They deemed it a good place, so they agreed to conquer and populate it, they also agreed that one of them had to stay in Wanakawri to become a huaca and intercede with the Sun, their father, to increase their children and send good times. Ayar Uchu grew large wings and offered himself, he flew and after being in the "heavens", returned and told Ayar Manco to rename himself Manco Capac, because that is what the Sun commands, and to go the place they had seen because the residents would receive them well; he also gave him his wife Mama Cura to serve him. Having said all that, Ayar Uchu turned into a stone figure with wings. Manco Capac, Ayar Auca, the four women and their respective ayllus, went to see Alcaviza. Before entering his land, in a nearby town called Acamama, Mama Huaco hit a man with a bolas, killing him instantly, and then ripping out his heart, the people feared her and fled to the valley of Guallas. From there the group walked and spoke with Alcaviza, who accepted them. And so the city of Cuzco was founded, the brothers made their house for them and the four women, with seeds that they brought from Pacaritambo they dedicated themselves to planting corn. Ayar Auca died after two years and had no children; while Manco Capac and Mama Ocllo only had one, Sinchi Roca.[12]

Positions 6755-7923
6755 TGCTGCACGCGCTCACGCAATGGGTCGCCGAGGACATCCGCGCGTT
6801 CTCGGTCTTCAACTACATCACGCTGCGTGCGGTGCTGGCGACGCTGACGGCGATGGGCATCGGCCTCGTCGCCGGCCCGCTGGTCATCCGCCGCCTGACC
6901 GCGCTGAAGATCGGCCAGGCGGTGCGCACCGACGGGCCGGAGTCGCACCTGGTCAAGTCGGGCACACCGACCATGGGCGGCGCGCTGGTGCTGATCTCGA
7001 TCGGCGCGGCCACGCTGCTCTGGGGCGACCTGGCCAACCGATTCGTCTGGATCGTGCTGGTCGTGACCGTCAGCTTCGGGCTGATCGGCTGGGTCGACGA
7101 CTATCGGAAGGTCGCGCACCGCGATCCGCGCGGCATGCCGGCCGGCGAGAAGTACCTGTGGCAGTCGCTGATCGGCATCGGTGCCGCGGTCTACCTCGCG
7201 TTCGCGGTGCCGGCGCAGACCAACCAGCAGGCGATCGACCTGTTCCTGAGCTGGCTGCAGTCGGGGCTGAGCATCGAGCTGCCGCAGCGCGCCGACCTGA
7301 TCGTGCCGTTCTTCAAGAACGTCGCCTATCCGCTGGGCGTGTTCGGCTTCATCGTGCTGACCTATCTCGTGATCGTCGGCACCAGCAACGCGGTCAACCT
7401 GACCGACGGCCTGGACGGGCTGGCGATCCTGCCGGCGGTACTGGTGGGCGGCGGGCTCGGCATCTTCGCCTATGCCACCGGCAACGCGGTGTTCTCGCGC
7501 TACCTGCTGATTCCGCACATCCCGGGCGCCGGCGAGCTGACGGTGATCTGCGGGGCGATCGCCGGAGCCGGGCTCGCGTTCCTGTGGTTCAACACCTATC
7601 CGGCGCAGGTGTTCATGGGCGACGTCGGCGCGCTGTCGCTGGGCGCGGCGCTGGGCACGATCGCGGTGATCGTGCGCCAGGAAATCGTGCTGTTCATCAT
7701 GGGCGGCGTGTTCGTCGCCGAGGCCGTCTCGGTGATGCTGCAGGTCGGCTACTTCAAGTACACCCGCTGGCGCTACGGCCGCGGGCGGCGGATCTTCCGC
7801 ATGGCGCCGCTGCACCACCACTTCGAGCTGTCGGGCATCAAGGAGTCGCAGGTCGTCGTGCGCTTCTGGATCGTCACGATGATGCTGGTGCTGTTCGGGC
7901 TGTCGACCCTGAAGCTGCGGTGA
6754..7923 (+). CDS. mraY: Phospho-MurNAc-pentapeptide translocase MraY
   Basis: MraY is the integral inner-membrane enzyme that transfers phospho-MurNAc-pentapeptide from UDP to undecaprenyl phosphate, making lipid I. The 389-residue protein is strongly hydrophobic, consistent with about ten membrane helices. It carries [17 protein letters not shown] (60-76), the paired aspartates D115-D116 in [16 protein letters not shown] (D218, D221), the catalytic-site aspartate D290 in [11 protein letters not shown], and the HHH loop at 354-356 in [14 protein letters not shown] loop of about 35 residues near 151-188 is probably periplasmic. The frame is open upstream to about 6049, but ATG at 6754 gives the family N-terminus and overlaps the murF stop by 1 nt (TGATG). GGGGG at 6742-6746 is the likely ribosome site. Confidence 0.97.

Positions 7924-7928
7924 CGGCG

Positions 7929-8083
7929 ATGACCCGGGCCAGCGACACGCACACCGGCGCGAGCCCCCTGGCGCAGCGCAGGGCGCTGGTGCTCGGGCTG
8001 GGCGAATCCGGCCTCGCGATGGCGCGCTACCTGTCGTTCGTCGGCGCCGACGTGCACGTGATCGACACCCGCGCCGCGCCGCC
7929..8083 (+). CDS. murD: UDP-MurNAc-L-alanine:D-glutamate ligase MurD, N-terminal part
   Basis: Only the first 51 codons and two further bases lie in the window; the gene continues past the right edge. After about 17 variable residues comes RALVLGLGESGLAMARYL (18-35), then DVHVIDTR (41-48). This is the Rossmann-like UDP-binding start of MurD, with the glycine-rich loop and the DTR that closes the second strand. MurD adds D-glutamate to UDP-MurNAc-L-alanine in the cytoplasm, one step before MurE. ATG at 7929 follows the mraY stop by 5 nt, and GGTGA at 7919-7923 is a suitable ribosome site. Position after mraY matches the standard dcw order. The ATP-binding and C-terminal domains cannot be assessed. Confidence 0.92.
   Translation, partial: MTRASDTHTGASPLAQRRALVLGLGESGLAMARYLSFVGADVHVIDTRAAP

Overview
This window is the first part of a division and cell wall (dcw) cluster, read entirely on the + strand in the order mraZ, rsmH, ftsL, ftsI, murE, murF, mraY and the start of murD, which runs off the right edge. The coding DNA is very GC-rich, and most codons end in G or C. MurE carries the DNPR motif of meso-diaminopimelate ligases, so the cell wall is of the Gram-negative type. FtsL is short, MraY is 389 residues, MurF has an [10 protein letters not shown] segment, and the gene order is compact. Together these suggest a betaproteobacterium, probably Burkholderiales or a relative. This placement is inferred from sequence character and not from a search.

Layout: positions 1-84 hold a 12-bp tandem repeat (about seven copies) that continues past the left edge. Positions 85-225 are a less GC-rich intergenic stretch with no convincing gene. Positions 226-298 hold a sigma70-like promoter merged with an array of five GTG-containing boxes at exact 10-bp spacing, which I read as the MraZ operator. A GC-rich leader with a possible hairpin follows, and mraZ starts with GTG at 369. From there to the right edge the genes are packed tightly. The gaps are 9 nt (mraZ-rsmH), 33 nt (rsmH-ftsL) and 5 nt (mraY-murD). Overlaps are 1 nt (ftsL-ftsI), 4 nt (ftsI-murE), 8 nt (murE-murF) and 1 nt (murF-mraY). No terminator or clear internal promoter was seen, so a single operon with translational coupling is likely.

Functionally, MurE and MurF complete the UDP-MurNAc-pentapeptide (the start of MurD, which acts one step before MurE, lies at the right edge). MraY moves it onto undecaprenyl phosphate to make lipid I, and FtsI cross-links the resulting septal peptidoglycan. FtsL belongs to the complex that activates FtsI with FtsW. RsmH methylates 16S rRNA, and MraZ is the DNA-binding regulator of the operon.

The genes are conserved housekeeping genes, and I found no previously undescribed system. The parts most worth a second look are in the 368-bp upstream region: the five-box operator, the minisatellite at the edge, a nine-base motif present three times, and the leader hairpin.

This was as told by Juan de Betanzos, the different versions of this story are related by: Bernabé Cobo, Pedro Sarmiento de Gamboa, Martin de Murúa, Pedro Cieza de León, Juan de Santa Cruz Pachacuti, and Cristóbal de Molina.

Portraits of Manco Capac and Mama Ocllo. Cover of the first edition in French (1633) of the Comentarios Reales de los Incas, under the title: "History of the Incas, kings of Peru".

Manco Capac and Mama Ocllo[edit]

This legend was told by Inca Garcilaso de la Vega, a mestizo chronicler who was a descendant of Tupac Yupanqui on his mother's side.